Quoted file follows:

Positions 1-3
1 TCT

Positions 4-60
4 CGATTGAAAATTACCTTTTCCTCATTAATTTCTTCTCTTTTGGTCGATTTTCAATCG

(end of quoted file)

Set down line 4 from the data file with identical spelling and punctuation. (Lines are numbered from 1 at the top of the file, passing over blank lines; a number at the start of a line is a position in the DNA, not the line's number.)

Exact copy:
4 CGATTGAAAATTACCTTTTCCTCATTAATTTCTTCTCTTTTGGTCGATTTTCAATCG